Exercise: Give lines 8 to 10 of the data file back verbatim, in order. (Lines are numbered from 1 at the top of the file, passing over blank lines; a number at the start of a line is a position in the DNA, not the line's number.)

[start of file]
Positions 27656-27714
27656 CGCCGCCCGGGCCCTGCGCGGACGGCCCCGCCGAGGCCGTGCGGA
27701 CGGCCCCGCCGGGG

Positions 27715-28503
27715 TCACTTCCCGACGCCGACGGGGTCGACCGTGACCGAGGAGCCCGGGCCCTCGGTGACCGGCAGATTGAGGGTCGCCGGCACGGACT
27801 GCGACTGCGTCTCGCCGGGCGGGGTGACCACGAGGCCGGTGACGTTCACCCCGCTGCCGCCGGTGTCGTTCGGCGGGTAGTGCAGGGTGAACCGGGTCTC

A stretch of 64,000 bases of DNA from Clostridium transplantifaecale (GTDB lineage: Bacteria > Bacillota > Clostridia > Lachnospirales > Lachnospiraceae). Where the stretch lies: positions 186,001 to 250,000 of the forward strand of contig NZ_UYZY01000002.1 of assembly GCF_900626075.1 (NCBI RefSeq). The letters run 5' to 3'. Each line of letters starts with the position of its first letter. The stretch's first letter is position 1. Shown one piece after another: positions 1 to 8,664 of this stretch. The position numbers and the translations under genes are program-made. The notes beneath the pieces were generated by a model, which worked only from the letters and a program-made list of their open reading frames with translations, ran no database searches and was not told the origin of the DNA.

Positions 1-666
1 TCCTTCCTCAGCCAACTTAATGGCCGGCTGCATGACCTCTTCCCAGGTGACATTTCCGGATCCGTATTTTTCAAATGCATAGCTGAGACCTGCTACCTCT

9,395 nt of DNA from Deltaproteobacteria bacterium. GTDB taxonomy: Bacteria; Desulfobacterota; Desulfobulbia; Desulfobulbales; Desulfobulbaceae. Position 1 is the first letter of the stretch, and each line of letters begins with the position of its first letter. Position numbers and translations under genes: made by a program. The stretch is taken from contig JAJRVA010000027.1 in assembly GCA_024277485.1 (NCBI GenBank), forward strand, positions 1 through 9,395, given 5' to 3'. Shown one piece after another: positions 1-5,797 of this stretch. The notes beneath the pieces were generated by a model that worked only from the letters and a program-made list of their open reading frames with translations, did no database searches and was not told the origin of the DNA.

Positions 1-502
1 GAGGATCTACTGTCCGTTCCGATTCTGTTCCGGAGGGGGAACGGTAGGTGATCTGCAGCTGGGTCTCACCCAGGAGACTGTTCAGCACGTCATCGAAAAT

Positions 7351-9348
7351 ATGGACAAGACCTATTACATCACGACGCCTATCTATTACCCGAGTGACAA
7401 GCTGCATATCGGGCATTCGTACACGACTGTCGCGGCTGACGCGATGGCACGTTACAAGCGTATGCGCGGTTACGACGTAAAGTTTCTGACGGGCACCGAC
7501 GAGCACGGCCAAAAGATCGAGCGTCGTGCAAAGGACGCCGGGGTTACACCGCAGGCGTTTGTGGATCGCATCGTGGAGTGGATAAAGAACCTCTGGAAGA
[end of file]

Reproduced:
Positions 1-666
1 TCCTTCCTCAGCCAACTTAATGGCCGGCTGCATGACCTCTTCCCAGGTGACATTTCCGGATCCGTATTTTTCAAATGCATAGCTGAGACCTGCTACCTCT

9,395 nt of DNA from Deltaproteobacteria bacterium. GTDB taxonomy: Bacteria; Desulfobacterota; Desulfobulbia; Desulfobulbales; Desulfobulbaceae. Position 1 is the first letter of the stretch, and each line of letters begins with the position of its first letter. Position numbers and translations under genes: made by a program. The stretch is taken from contig JAJRVA010000027.1 in assembly GCA_024277485.1 (NCBI GenBank), forward strand, positions 1 through 9,395, given 5' to 3'. Shown one piece after another: positions 1-5,797 of this stretch. The notes beneath the pieces were generated by a model that worked only from the letters and a program-made list of their open reading frames with translations, did no database searches and was not told the origin of the DNA.